Professionally, I was able to “hold a place” in a range of different practice environments. I worked in a large, government teaching hospital. I spent time in rural critical access hospitals, and other places in between. I supervised anesthetists and residents, I taught, and I provided in-room, hands-on anesthesia. I saw more clearly firsthand what I had been taught in residency, that there are “many ways to skin a cat”, although I’ve never had a reason or inclination to actually do such a thing. Nevertheless, locums gave me an education that helped me discover how I might best spend the rest of my working career. It was like a 2-year fellowship with an attending’s salary.
Banking the Cash
Financially, locum tenens can be lucrative. Some positions may pay less than a partnership position in private practice, but you can do quite well for yourself. There is some overhead that the hiring group or hospital needs to pay, much of which benefits you, but essentially comes out of your pay. If you go through a staffing agency, the company gets its cut too. In terms of expenses, I was able to live like a resident for a couple years, but with housing, travel, and a rental car provided. Since we took mostly long-term assignments, we were able to score furnished apartments rather than hotels. Food was paid for with a per diem, and the paychecks piled up. I had incorporated an S-corp and worked with a CPA to pay myself a salary and distribution (there is some tax benefit to the distribution). I started a SEP-IRA and was able to sock away $45,000 a year, tax deferred; today the limit has been raised to $53,000. A solo 401(k) is another [better-ed] option.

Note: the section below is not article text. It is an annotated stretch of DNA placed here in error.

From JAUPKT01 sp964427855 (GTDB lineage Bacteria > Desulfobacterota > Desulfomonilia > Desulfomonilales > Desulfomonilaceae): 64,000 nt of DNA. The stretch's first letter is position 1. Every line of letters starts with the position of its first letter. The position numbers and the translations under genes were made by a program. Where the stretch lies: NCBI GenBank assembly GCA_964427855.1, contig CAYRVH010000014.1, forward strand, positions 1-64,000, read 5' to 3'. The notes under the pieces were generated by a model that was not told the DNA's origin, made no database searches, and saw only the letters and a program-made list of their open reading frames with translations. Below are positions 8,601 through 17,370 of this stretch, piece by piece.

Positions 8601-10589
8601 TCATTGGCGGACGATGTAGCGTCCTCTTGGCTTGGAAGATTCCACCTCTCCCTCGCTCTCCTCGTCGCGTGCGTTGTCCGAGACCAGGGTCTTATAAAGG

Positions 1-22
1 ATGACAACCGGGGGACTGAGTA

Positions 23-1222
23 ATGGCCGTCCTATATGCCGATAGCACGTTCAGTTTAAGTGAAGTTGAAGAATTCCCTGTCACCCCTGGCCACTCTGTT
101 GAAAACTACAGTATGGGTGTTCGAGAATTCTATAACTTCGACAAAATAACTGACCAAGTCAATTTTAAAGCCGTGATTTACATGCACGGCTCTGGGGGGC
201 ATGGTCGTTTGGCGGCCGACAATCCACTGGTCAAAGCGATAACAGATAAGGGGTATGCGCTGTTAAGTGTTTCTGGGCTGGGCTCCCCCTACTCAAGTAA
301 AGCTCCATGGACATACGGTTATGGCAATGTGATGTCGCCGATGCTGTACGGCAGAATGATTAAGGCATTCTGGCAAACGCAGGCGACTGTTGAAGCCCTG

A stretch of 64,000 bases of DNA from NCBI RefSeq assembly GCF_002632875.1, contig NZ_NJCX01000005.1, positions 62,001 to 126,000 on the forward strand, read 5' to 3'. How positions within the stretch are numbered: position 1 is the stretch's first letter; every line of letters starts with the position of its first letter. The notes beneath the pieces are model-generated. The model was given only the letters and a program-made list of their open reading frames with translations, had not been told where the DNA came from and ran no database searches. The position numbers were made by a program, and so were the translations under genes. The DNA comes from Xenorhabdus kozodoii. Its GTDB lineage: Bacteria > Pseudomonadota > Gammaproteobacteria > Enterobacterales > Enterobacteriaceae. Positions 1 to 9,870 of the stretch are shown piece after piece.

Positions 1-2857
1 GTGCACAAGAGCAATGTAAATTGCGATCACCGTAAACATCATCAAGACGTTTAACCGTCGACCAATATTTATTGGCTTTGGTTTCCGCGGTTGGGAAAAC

Locum tenens work has other positives. You can largely avoid the local politics that inevitably come with a permanent position. You can deduct any expenses related to your work and travels, lowering your taxes. Typically, you are paid by the day and by the hour. A longer than average workweek is quickly rewarded with a larger than average paycheck. You have a say in the assignments you accept. If you want no call, you take a job with no call. If you want lots of hours so you can afford to buy that boat, you can find a job with a boatload of call.
Downsides of Locums
What are the negatives? Some are obvious; if you’ve got a family, it’s tough to be away. Assignments can be cancelled after you’ve signed or even after you’ve started. You can’t always rely on a steady paycheck. If you are doing locums exclusively, you are responsible for providing your own benefits package. On assignment, you’ll be “the locum” and may be treated differently than other physicians, although I’ve always felt I was welcomed and treated quite well.